domingo, 4 de septiembre de 2016

Academics and scientists: Beware of predatory journal publishers | Consumer Information

Academics and scientists: Beware of predatory journal publishers | Consumer Information


Academics and scientists: Beware of predatory journal publishers

If you’re a scholar or scientist, you know the value of being published in an academic journal.  Unfortunately, some dishonest publishers also understand this — and have used it to profit from rather than promote legitimate advancements in research and academia.
In its lawsuit against OMICS Group — which operates hundreds of online journals in a variety of fields — the FTC says the company bombards people with emails soliciting articles, misrepresents the reputation of its publications, and doesn’t disclose that authors have to pay substantial fees — ranging from hundreds to thousands of dollars — to be published.
OMICS Group allegedly claims its journals are peer-reviewed, edited by prominent academics, and that its articles are widely cited in other academic and scientific journals. Also, the FTC says OMICS tells aspiring authors that its journals are listed in reputable indexing services, such as PubMed, a database run by the National Institutes of Health (NIH).
But, in its lawsuit, the FTC says these statements are misleading, at best: OMICS often fails to peer review submitted articles, either providing authors with no comments at all or only minor, non-substantive edits. OMICS also falsely lists specific academic scholars as its journal “editors” without their permission. NIH has refused to include any OMICS journals in PubMed because of concerns about the integrity of its practices. Also, authors often find out about OMICS’ fees only after their articles have been accepted for publication. And even when the authors have asked OMICS to withdraw those articles, OMICS has published them anyway. This means that, under academic ethical standards, those authors can’t submit those articles to other journals.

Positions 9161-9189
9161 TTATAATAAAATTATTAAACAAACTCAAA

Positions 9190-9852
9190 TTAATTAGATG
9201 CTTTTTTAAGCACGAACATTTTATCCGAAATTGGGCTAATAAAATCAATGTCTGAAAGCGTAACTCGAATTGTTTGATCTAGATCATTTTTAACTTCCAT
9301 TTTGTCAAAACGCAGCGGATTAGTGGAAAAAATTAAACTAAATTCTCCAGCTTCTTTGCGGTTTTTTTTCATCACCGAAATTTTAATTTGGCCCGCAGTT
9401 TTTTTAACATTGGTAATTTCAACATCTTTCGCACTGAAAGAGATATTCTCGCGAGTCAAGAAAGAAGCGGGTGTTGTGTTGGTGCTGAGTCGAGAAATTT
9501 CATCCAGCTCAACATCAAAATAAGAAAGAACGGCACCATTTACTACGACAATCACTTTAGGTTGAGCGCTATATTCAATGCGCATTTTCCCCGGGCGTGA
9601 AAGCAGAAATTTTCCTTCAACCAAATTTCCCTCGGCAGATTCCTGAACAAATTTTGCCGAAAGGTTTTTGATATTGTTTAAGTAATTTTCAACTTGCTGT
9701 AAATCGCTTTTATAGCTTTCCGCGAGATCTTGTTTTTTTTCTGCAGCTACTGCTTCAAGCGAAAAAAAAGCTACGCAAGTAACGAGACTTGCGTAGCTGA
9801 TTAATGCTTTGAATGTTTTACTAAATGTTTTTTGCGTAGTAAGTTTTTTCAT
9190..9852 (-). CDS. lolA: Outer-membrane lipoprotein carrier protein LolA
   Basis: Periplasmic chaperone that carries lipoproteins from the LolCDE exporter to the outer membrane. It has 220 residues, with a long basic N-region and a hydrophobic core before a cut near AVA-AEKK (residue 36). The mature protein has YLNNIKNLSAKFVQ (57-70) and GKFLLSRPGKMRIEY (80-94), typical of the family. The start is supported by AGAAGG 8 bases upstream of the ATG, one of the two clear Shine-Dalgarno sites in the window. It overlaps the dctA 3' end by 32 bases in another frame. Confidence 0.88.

Unscrupulous publishers can be difficult to spot. They often make themselves sound legitimate by overstating their reputation or by using journal names that sound similar to the names of reputable journals. If you’re considering publishing in a journal that you’re not familiar with, ask yourself these questions:
  • What does your librarian have to say? Check with your university librarian to see if he or she has ever heard of the journal or the publisher. Your librarian also may be able to tell you if the journal is included in relevant indexing services.
  • Are there any publication fees? A legitimate journal will tell you up front whether it charges publication fees or not. If a journal doesn’t mention fees, don’t assume there aren’t any – contact the journal or publisher and ask about any fees. 
  • What is the journal’s publishing process? A legitimate journal will clearly lay out its publishing process, peer-review practices, and author responsibilities.
If you’ve been approached or taken in by a predatory publisher,report it to the FTC.

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